From Poschiavo the train zig-zagged its way up the mountainside around apparently impossible hairpin bends, and I heard other passengers gasp after we emerged from lightless tunnels and appeared to teeter above opulent lakes and spire spiked villages far below us.
Although, on the northward journey, sitting to the left mostly provides the greatest views, I now found myself scampering from side to side to witness the overwhelming wonder of the fairytale landscape that is Switzerland.
"The fresh air rushed into my nostrils like I'd snorted an extra strong mint..."
Finally, the train could climb no further, and we reached a plateau, and Switzerland's highest station, Ospizio Bernina, 2,253 feet above sea level, where some people left the train and disappeared into the red shuttered building, maybe to another century for all I knew.
In this remote landscape Lej Nair - Romanish for Black Lake - and Lago Bianco (White Lake) fill the ground beneath an ancient glacier that unwillingly hosts, across its icy rocks, a dusting of sand blown in from the Saharan desert. The fresh air rushed into my nostrils like I'd snorted an extra strong mint.
From here we descended through more tunnels and pine woods to the ski resort of St. Moritz, where we came to a peaceful halt. I pulled up my window, rubbed my eyes and stared at the new view now before me of somewhat ordinary modern buildings, and reflected on all that I'd seen in the past few hours.
I closed my eyes again and considered that, just maybe, it was the Bitto cheese that had caused me to conjure it all up.
THIS FEATURE ORIGINALLY APPEARED IN THE MARCH 2015 ISSUE OF BITTEN MAGAZINE
The Bernina Express is operated by the Rhatishe Bahn company. It has 55 tunnels, 196 bridges and inclines of up to 70 per mille. At the highest point, the Ospizio Bernina, it reaches 2,253 metres above sea level.
The Bernina Express tourist service, which had panoramic carriages, departs once a day from both Tirano in Italy and Chur in Switzerland, and runs directly between both destinations. It takes just over 4 hours to complete.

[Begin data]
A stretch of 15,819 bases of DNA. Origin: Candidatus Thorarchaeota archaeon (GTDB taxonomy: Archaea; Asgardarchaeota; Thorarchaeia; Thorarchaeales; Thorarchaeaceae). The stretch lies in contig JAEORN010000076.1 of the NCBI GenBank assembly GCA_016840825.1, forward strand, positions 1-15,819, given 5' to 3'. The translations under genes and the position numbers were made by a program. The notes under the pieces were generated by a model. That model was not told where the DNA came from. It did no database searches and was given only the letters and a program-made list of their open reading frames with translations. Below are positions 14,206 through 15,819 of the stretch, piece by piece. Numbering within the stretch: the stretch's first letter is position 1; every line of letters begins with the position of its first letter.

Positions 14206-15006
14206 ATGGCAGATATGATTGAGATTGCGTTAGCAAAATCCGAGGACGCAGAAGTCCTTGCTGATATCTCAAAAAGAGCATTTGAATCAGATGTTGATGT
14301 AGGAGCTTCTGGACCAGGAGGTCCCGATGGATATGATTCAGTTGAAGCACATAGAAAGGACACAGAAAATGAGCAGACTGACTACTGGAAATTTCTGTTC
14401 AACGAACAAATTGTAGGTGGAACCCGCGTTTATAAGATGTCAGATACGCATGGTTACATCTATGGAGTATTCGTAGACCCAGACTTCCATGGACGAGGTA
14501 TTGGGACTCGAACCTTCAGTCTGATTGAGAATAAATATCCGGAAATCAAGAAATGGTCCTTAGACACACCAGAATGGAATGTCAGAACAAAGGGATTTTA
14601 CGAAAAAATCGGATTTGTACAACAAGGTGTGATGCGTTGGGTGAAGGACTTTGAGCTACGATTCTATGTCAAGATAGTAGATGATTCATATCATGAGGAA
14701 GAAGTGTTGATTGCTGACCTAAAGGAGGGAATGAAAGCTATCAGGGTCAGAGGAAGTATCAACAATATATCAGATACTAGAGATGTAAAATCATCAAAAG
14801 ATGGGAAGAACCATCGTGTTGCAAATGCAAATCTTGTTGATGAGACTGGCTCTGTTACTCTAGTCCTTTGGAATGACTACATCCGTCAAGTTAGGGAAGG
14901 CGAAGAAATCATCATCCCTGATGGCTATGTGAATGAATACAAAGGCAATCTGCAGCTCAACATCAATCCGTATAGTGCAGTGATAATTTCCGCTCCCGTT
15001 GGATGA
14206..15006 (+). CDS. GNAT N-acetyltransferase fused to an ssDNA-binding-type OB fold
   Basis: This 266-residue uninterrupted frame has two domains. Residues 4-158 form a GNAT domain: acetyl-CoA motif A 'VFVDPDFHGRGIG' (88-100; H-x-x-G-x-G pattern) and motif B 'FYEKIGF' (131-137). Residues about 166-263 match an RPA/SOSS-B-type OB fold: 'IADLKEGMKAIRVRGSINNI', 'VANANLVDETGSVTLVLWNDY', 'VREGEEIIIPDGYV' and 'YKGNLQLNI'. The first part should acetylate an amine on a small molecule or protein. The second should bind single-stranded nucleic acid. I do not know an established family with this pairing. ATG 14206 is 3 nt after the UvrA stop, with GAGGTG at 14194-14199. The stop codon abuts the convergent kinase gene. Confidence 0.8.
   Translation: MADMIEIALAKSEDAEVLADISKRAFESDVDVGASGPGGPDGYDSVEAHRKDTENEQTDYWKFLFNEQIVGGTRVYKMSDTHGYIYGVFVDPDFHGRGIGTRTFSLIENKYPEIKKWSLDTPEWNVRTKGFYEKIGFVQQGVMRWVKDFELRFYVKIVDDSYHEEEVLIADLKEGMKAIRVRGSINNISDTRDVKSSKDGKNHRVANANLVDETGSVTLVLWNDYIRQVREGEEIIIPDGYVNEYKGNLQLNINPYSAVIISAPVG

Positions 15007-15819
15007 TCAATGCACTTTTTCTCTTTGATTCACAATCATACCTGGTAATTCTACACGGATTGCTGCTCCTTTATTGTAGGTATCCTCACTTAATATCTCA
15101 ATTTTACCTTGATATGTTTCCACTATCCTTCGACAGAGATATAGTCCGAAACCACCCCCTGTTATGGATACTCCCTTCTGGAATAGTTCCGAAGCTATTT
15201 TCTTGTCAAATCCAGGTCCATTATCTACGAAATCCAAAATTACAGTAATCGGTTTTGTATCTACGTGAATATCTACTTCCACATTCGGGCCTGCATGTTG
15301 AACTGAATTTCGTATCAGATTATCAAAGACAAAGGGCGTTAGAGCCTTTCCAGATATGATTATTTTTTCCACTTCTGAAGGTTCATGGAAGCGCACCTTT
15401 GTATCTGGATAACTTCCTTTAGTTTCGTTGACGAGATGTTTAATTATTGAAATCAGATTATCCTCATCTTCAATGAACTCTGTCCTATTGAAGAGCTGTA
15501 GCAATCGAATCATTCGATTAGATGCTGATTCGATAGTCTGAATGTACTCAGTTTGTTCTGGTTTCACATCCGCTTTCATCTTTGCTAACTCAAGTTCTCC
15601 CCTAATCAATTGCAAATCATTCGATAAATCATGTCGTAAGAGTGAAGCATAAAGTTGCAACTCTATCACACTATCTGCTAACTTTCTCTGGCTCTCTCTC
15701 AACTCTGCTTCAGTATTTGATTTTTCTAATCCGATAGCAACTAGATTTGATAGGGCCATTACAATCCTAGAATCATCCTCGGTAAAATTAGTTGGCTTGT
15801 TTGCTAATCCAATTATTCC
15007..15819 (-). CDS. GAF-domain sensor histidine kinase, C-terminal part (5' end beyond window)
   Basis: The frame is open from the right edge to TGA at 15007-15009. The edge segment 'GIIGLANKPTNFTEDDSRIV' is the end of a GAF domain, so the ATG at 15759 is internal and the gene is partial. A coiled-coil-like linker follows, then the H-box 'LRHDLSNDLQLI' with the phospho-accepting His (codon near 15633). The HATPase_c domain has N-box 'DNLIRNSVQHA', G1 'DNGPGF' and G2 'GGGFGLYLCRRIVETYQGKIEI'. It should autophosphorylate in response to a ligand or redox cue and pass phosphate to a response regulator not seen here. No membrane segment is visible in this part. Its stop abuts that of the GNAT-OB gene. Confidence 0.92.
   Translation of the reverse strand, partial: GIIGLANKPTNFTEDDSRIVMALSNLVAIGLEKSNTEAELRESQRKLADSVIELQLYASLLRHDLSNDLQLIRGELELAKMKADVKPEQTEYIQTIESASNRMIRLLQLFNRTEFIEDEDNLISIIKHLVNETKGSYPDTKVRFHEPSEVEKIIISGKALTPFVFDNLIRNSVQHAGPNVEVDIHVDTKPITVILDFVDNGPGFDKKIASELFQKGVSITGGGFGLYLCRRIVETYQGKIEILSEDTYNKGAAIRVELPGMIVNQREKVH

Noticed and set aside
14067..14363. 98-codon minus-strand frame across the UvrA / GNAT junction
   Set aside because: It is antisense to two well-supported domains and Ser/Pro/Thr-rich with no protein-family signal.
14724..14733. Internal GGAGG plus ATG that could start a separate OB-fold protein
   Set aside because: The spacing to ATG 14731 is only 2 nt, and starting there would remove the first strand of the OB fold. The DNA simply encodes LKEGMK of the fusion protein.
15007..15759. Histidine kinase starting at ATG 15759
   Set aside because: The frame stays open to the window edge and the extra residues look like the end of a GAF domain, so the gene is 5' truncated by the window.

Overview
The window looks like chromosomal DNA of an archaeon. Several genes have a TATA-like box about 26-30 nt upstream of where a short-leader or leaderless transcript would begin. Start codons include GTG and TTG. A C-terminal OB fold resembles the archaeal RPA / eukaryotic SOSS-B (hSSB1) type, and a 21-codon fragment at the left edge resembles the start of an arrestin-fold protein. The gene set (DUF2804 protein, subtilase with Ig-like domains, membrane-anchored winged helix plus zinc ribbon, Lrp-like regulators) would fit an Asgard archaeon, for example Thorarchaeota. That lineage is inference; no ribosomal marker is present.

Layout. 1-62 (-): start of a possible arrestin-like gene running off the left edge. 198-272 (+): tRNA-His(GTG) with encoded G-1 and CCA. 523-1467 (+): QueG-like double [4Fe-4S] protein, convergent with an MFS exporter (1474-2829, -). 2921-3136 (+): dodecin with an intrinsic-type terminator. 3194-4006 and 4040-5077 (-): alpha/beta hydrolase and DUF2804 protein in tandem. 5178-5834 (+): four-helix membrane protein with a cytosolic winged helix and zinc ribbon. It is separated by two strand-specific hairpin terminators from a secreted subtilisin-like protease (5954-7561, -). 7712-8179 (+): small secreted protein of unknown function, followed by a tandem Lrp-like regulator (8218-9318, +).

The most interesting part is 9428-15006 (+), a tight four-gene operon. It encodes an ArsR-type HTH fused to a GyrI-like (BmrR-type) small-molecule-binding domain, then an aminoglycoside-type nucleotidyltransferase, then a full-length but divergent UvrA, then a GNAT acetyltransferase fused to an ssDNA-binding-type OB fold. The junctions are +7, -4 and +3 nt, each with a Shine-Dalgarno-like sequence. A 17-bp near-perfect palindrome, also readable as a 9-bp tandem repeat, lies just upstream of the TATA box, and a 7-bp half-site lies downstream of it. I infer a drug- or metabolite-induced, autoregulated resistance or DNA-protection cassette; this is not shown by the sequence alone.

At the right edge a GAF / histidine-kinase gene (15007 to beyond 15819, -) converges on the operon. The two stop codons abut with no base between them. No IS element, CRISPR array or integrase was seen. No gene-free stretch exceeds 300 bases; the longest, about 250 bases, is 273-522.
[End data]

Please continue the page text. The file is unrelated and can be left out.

The local train departs hourly and travels between Tirano and St.Moritz. You can buy tickets on the day and the RHB station is right next to Tirano station.
Both are small and fully accessible. The journey takes just over 2 hours.
Tickets from £21
If travelling from Italy there are regular connections from Milan Central ( a 2.5 hour journey )
From Switzerland you can connect from Zurich via the Glacier Express.
The stations at Chur and St. Moritz are easy to take connecting services either to or from Zurich.
Take a picnic as there's only a trolley service for refreshments.
Make sure other passengers are ok with you pulling down the windows on the local train. It's a single track service, so there will be no oncoming trains to worry about, but the train does get very close to houses, trees and tunnel walls.
Take a seat to the rear of the train for a great view of the train curling round the bends in front of you.
If going from Tirano, most of the best views are on the left and, obviously, on the right if travelling south.
We stayed at the 3* Hotel Bernina in Tirano
If you want to spend more time in the area around Tirano take the train from Milan to Sondrio and stay at the wonderful Wine Hotel Retici Balzi, which has amazing views down the valley across the vineyards.
The best prices are often on Booking.Com, and cancellation is often free.
To book full packages we travelled with Activity Breaks, who run excellent holidays to the area. Prices from £178pp
You can also call Railbookers on and speak to real person, who will book everything for you 020 3327 2402
Prices start from £829pp
The journey is beautiful all year round, so there is no "best time" to go...